Monday, May 19, 2014
The result is a pretty fun little trip for those of us in the cult, since the band has practically the same lineup today that they did in 1988 (only bassist Troy Gregory is missing). The production has a wonderful tinge of 80's-ness to it that many surviving thrash bands have discarded for more extreme textures. Instead, F&J have revisited the old sound, and just made sure that it was mixed way, way better than the muddy, bass-less original.
Those not familiar with the original LP will perhaps wonder what all the fuss is about, since "No Place for Disgrace" is very much an artifact of the 1980's. Flotsam and Jetsam weren't the most ground-breaking or technically astounding thrash band around, but I love them because there's just something intangibly odd about their music. F&J are known for unusual lyrics, and the title track's ode to seppuku is one of their most effective. I've always liked how the song slows down for a poetic description of the act, almost like time as stopped at that moment, before quickening again for the final, brutal verse.
Another gem is the gladiatorial smack-down "I Live, You Die", though it's not quite as snappy as the original version. My favorite b-track from the album, "Misguided Fortune" sounds miles better, with improved vocals and production to match those impossibly heavy riffs. And of course the band's thrashed out cover of "Saturday Night's Alright for Fighting" is still an absolute blast. It's such a perfect song for most pits that I'm amazed no other band thought of it first.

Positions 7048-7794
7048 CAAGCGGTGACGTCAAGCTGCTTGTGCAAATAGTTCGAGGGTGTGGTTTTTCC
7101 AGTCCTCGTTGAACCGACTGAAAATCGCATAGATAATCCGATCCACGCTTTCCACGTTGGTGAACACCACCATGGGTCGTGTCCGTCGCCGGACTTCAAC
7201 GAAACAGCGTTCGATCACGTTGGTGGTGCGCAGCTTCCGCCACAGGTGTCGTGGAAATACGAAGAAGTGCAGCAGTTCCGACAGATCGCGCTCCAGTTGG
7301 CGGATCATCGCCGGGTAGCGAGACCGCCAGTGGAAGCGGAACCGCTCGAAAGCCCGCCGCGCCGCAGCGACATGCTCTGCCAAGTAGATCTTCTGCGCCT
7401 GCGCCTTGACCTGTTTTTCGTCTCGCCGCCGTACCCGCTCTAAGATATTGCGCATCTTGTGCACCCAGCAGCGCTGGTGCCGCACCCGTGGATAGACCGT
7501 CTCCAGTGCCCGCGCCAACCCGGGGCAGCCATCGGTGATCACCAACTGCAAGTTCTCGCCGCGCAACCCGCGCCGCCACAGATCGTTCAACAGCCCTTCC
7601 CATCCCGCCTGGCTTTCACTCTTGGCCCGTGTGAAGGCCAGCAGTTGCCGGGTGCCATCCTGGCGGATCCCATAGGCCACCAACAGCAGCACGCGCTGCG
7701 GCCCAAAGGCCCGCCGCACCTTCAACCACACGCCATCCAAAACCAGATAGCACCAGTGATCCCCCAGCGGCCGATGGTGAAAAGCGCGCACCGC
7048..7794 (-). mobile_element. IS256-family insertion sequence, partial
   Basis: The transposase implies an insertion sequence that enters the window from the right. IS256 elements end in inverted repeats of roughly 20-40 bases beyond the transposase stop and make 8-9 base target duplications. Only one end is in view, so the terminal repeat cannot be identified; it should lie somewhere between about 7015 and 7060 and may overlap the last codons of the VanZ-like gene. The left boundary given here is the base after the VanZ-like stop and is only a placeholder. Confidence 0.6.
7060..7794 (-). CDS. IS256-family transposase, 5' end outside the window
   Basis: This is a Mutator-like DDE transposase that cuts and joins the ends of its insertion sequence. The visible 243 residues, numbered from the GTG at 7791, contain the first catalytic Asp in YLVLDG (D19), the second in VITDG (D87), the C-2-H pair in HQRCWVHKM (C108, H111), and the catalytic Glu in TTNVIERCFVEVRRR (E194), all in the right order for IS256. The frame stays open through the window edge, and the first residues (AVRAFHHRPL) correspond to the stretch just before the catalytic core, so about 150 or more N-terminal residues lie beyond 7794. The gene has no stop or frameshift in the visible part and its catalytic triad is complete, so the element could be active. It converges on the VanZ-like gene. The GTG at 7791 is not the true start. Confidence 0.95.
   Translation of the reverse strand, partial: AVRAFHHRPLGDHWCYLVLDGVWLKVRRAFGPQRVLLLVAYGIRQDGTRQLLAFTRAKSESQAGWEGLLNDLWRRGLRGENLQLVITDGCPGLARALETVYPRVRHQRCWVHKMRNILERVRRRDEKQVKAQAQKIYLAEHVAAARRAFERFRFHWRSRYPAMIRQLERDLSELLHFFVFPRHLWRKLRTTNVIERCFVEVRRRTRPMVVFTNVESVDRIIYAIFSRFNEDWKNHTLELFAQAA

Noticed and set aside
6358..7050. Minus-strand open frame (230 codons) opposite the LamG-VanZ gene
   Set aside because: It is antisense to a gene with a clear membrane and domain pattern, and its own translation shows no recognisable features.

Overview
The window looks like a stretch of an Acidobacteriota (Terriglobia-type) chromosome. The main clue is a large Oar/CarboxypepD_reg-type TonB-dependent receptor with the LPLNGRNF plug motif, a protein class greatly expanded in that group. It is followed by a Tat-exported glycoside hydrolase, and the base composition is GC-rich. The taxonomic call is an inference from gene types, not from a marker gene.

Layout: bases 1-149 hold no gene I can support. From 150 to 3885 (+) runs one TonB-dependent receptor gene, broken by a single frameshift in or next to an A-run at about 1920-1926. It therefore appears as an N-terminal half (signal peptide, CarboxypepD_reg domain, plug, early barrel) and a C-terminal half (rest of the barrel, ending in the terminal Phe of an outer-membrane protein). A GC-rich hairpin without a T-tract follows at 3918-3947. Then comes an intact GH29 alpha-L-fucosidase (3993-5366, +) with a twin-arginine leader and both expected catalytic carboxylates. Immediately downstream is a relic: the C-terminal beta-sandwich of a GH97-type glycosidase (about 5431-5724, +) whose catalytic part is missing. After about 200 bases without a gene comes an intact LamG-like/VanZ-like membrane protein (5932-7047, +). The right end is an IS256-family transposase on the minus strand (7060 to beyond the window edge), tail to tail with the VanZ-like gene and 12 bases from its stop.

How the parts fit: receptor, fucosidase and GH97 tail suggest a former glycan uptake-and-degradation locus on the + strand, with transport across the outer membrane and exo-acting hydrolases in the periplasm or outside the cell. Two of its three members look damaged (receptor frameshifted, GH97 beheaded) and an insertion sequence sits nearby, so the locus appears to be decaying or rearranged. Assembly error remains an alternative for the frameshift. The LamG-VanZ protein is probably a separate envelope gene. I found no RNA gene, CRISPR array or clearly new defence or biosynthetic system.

Overall, the sometimes iffy solos of the original album have been improved, and the riffs (the main attraction) sound so, so much better than they did before. Some of the tempos have been slowed down, and lead singer Eric A. K. doesn't go for a lot of the super high notes anymore. Both of these just take a little getting used to, and while a few of my favorite moments of the original aren't here anymore, there are some new ones to make up for them.
"No Place for Disgrace" isn't a canonized genre masterpiece like "Ride the Lightning" or "Reign in Blood". This is one for the fans and I think they'll be happy. It's a blast listening to the band revisit these old tunes, with far better production and just enough tweaks that the whole enterprise doesn't feel redundant. May The Flot continue to rock for many, many years to come.